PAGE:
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‘When my family saw the first train they thought it was a giant caterpillar coming, and threw spears and stones at it. They got real frighted true,’ writes Hilary Williams, an Anangu woman living in Yalata, South Australia, in a new collection, Desert Writing: Stories from Country. (Introduction)
'Until Tom Keneally won the Booker Prize for Schindler’s Ark in 1982, the author bio in his books always included the line, ‘He trained for several years for the Catholic priesthood but did not take Orders’. As a young man, Keneally ran up against a psychosomatic paralysis telling him he could not commit to an institution that frowned on literary pursuits, sent a few of its postulants mad, and showed a lack of charity towards its own. It pushed Keneally onto the street and into writing. Historian John Molony, friend and fellow ex-seminarian, once told Keneally that he would not become a great novelist until he had written the church out of his system. If his publishers thought he had, and dropped mention of his church ties once he got to the Schindler story, in fact, his continued exploration of how mortal weakness, religious ideals and institutional tyrannies are enmeshed has constituted the core of his art over a long career.' (Introduction)
'Heather Rose’s career as a novelist has been pursued with a calm daring. Her four adult novels are notable for their narrative experimentation and for the different ways in which each tests readers’ credulity. ' (Introduction)
'George Gittoes is an autobiographical artist, almost to an obsessional degree, and like his life-long hero, Vincent van Gogh, he is an artist in whom the audience is required to believe, particularly in the sincerity of his autobiographical narrative. ' (Introduction)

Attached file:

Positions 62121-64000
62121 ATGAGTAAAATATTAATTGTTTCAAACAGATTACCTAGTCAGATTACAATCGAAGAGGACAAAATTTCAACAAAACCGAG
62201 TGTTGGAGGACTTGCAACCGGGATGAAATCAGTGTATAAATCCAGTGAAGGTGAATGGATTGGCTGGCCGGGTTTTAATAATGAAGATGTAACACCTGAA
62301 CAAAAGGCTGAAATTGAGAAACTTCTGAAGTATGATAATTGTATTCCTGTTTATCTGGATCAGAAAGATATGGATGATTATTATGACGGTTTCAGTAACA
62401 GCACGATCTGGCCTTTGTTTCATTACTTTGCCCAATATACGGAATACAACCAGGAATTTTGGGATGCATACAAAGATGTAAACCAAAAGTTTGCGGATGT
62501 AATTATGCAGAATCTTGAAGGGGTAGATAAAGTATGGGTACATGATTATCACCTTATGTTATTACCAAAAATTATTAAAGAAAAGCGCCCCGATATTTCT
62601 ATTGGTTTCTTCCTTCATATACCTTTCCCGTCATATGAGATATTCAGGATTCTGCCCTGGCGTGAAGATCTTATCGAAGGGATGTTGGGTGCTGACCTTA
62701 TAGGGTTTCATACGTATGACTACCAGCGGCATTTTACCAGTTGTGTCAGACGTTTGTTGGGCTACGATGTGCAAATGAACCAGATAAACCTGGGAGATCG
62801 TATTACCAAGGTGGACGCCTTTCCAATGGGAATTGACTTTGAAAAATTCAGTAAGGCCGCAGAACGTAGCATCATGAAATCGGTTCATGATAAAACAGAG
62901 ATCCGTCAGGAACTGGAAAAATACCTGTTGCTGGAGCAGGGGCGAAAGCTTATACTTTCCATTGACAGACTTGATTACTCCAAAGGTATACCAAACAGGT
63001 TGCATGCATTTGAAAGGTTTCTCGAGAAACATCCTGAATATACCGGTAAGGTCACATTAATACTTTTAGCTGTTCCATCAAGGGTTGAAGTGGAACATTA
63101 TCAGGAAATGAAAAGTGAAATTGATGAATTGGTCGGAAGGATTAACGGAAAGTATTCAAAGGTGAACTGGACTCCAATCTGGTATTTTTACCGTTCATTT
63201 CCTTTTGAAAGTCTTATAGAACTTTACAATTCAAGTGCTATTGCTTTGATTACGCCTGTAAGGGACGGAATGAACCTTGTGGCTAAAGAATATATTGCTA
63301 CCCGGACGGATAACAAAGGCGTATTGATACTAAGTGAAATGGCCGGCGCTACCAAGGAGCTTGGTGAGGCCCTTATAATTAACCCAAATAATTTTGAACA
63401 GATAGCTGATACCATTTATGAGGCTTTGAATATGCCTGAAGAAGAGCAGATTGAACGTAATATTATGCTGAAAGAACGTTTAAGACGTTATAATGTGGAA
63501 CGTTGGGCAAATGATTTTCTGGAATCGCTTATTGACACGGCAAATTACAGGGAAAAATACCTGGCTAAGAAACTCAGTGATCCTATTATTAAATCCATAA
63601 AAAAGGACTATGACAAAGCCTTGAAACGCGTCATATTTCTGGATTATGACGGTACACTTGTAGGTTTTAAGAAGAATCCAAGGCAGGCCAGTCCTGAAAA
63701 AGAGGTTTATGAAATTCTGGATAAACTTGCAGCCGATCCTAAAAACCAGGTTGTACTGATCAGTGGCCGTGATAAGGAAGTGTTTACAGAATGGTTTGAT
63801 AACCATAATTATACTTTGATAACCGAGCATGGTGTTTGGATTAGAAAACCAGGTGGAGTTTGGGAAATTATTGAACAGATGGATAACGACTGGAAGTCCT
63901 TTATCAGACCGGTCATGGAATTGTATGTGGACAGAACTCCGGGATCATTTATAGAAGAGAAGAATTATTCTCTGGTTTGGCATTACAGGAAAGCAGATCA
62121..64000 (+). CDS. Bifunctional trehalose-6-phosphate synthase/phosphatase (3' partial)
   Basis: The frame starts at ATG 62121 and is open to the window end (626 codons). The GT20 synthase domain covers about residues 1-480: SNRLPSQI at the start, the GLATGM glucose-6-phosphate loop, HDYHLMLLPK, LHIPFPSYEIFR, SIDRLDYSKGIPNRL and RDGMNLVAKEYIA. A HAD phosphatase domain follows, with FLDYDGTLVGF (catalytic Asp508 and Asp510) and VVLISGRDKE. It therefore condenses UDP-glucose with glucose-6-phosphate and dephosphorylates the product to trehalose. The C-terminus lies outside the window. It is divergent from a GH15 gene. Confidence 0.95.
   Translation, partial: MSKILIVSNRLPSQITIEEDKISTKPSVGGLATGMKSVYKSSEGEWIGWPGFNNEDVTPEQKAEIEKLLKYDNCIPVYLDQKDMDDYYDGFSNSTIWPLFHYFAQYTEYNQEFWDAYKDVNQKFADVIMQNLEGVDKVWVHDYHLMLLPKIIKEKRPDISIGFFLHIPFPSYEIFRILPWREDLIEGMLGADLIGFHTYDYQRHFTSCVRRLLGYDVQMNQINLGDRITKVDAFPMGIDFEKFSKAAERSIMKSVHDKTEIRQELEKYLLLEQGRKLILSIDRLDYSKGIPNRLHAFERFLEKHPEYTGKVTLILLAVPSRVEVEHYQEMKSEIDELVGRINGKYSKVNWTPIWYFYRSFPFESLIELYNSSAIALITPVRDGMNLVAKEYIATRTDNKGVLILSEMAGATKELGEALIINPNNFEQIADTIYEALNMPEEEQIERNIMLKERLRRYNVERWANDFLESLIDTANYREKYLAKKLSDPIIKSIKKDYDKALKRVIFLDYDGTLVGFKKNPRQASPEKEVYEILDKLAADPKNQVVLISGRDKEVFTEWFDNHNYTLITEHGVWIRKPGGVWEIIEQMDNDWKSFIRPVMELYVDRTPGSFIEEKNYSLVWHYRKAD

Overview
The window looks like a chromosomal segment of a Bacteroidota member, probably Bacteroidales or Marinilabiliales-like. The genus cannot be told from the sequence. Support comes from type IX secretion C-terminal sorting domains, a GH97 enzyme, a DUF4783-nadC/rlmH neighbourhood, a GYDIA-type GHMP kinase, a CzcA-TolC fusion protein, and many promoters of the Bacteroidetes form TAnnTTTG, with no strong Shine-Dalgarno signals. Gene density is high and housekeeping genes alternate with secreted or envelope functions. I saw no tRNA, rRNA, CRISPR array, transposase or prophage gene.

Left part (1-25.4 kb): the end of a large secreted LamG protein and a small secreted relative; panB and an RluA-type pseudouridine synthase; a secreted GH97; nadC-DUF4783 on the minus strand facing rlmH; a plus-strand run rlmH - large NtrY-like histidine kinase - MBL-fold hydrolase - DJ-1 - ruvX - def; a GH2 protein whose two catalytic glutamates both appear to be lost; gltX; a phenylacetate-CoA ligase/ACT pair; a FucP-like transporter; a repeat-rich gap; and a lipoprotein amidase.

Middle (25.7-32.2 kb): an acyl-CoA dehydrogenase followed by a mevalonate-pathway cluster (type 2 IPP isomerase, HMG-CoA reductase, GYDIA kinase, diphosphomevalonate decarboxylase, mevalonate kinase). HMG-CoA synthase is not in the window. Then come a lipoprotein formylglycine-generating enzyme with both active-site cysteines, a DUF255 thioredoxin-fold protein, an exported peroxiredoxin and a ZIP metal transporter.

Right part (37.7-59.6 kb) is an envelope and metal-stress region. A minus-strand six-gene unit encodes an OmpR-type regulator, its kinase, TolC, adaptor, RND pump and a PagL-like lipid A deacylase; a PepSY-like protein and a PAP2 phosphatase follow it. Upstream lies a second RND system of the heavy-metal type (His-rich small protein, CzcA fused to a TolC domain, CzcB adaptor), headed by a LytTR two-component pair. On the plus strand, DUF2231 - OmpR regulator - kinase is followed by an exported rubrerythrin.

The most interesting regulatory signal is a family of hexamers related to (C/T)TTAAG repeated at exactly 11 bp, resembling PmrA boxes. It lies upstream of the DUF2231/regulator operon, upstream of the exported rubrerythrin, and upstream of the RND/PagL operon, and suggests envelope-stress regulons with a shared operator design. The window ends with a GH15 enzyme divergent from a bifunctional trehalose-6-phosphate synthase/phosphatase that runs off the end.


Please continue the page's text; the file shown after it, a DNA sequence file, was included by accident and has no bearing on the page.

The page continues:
'Late last year, in the dying days of the American presidential campaign, the World Wildlife Fund published its most recent Living Planet Report. Published biennially, these reports have long made sobering reading, but 2016’s took that to a new level, declaring that between 1970 and 2012 close to 60 per cent of the world’s wildlife had disappeared, and that without concerted action that figure was projected to reach 67 per cent by 2020. In other words, humans were close to having wiped out more than two thirds of the world’s wildlife in just half a century.'
'Late on a Monday afternoon in April, I cross Buenos Aires to hear J.M Coetzee give a speech. The journey takes two and a half hours. I leave the cobbled streets, antique stores, and tourist crowds of colonial San Telmo, ride the subway to Retiro Station, and catch a commuter train on the Mitre Line that takes me about 25 kilometres north-west of the centre. As we leave the downtown area, broad boulevards and grand public buildings make way for factories, freeways, and drab apartment blocks. I disembark at Miguelete, the second last station, outside the city limits on the edge of the conurbano, the ring of industrial and working-class neighbourhoods surrounding the federal capital. Imagine a version of Western Sydney with upward of ten million residents. Densely populated, growing fast, and vital to winning government nationally, Greater Buenos Aires is hugely important to the country economically and culturally. But because nearly 40 per cent of the population lives in poverty (on the latest figures from the national statistics institute), and because it has been the heartland of Peronism, the populist workers’ movement that has dominated Argentine politics since the 1940s, the conurbano is often represented as a menace in the mainstream Argentine media. When I ask a group of students for directions to the university campus, they lead me through a suburb of low-set cement buildings, pot-holed streets, and rubble. We cut through an old railway yard where carriages lie rusting in long grass, and squeeze through a gap in the chain-link fence.' (Introduction)